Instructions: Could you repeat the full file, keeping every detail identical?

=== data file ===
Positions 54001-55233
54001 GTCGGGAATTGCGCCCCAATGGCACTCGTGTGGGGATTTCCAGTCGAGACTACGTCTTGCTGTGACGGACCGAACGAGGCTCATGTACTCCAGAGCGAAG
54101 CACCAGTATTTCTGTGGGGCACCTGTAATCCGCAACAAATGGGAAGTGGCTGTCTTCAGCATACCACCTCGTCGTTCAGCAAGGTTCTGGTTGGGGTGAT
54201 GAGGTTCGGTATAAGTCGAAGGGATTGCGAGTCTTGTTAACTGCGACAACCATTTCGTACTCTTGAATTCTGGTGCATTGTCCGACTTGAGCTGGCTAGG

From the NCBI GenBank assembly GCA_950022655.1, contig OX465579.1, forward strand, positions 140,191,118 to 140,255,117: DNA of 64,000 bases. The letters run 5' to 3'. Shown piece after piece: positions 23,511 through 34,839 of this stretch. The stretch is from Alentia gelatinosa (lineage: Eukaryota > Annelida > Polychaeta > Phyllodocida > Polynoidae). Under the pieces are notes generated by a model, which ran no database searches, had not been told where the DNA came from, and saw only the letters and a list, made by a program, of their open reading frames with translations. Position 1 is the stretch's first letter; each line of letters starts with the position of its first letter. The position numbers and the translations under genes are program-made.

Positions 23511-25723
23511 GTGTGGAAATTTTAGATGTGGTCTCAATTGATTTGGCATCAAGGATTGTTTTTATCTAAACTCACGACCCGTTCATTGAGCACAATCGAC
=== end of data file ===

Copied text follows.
Positions 54001-55233
54001 GTCGGGAATTGCGCCCCAATGGCACTCGTGTGGGGATTTCCAGTCGAGACTACGTCTTGCTGTGACGGACCGAACGAGGCTCATGTACTCCAGAGCGAAG
54101 CACCAGTATTTCTGTGGGGCACCTGTAATCCGCAACAAATGGGAAGTGGCTGTCTTCAGCATACCACCTCGTCGTTCAGCAAGGTTCTGGTTGGGGTGAT
54201 GAGGTTCGGTATAAGTCGAAGGGATTGCGAGTCTTGTTAACTGCGACAACCATTTCGTACTCTTGAATTCTGGTGCATTGTCCGACTTGAGCTGGCTAGG

From the NCBI GenBank assembly GCA_950022655.1, contig OX465579.1, forward strand, positions 140,191,118 to 140,255,117: DNA of 64,000 bases. The letters run 5' to 3'. Shown piece after piece: positions 23,511 through 34,839 of this stretch. The stretch is from Alentia gelatinosa (lineage: Eukaryota > Annelida > Polychaeta > Phyllodocida > Polynoidae). Under the pieces are notes generated by a model, which ran no database searches, had not been told where the DNA came from, and saw only the letters and a list, made by a program, of their open reading frames with translations. Position 1 is the stretch's first letter; each line of letters starts with the position of its first letter. The position numbers and the translations under genes are program-made.

Positions 23511-25723
23511 GTGTGGAAATTTTAGATGTGGTCTCAATTGATTTGGCATCAAGGATTGTTTTTATCTAAACTCACGACCCGTTCATTGAGCACAATCGAC